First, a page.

In patients with ≥50% stenosis, the multivariate model showed the number of lipid clusters (odds ratio = 1.18, 95% = 1.01 – 1.39) and location of the largest lipid cluster (odds ratio = 0.62, 95% = 0.46 – 0.84) to be statistically significant (area under the ROC curve = 0.863).
The precision of these multiple analyses was challenged by the small size of the different subgroups. Analysis #1 could be performed in patients with <50% stenosis (25 carotid stroke patients and 40 non-carotid stroke patients, Figure 2). Sample size was smaller but still allowed the statistical model to converge for patients with ≥50% stenosis (15 carotid stroke patients and 10 non-carotid stroke patients). Analysis #2 could not be performed (25 carotid stroke patients with <50% stenosis; 15 carotid stroke patients with ≥50% stenosis).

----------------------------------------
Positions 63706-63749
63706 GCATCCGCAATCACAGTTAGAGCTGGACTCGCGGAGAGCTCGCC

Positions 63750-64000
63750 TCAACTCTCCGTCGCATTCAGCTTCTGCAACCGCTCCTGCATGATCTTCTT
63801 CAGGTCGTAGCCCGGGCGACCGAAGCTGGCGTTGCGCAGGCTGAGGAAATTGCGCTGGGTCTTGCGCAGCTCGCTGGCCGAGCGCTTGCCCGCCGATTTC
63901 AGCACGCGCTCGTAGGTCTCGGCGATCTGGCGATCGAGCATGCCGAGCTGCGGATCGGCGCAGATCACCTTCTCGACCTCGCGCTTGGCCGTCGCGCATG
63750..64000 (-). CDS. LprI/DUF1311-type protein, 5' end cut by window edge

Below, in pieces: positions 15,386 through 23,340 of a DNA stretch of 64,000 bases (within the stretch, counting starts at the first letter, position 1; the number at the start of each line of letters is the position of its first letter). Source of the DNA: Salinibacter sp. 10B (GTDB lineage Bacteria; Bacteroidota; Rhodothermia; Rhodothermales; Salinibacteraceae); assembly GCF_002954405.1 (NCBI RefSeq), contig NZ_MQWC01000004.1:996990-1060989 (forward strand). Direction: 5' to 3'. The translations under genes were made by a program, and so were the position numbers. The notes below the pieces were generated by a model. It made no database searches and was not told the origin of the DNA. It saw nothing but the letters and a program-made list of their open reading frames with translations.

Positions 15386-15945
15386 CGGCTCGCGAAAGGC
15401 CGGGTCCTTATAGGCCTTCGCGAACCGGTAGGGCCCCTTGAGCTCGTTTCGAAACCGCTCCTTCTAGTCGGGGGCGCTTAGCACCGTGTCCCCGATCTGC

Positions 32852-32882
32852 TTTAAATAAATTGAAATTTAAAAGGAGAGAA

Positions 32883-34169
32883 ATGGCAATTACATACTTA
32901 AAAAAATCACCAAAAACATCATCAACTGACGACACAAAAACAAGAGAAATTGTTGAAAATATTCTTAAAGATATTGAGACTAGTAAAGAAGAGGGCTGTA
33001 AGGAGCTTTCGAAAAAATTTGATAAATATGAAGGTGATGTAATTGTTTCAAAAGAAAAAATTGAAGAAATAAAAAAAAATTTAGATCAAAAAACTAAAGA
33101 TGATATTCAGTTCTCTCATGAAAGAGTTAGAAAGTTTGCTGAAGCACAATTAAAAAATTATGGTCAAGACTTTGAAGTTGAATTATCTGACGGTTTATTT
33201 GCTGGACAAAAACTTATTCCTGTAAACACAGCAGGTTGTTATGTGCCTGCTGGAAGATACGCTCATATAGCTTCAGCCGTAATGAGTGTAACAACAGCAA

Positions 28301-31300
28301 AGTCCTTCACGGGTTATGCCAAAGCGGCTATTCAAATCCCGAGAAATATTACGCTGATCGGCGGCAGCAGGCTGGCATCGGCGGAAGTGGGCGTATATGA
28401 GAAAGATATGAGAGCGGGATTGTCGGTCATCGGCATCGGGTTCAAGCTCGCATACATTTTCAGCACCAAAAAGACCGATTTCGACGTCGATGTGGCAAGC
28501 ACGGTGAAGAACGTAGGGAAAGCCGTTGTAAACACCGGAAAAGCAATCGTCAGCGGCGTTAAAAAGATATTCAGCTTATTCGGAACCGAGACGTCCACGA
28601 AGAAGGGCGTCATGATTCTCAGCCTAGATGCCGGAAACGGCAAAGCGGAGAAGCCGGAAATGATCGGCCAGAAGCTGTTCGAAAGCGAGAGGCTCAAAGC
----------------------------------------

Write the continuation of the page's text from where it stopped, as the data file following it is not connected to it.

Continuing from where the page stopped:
The goal of this study was to identify a set of carotid wall CT features that is significantly associated with the risk of carotid embolic stroke. We performed two similar analyses – one comparing carotid arteries of "carotid stroke patients" and "non-carotid stroke patients", and the other comparing the carotid arteries on the affected and unaffected sides in the "carotid stroke patients". These two analyses converged, revealing that a small number of carotid wall CT features are significantly associated with acute carotid stroke. Specifically, increased risk of acute carotid stroke was associated with an increased wall volume, a thinner fibrous cap, a higher number of lipid clusters, and lipid clusters closer to the lumen. The number of calcium clusters was a protective factor. The fibrous cap thickness was not significant in the multivariate model, despite being a consistent predictor of clinical events in prior work.18, 19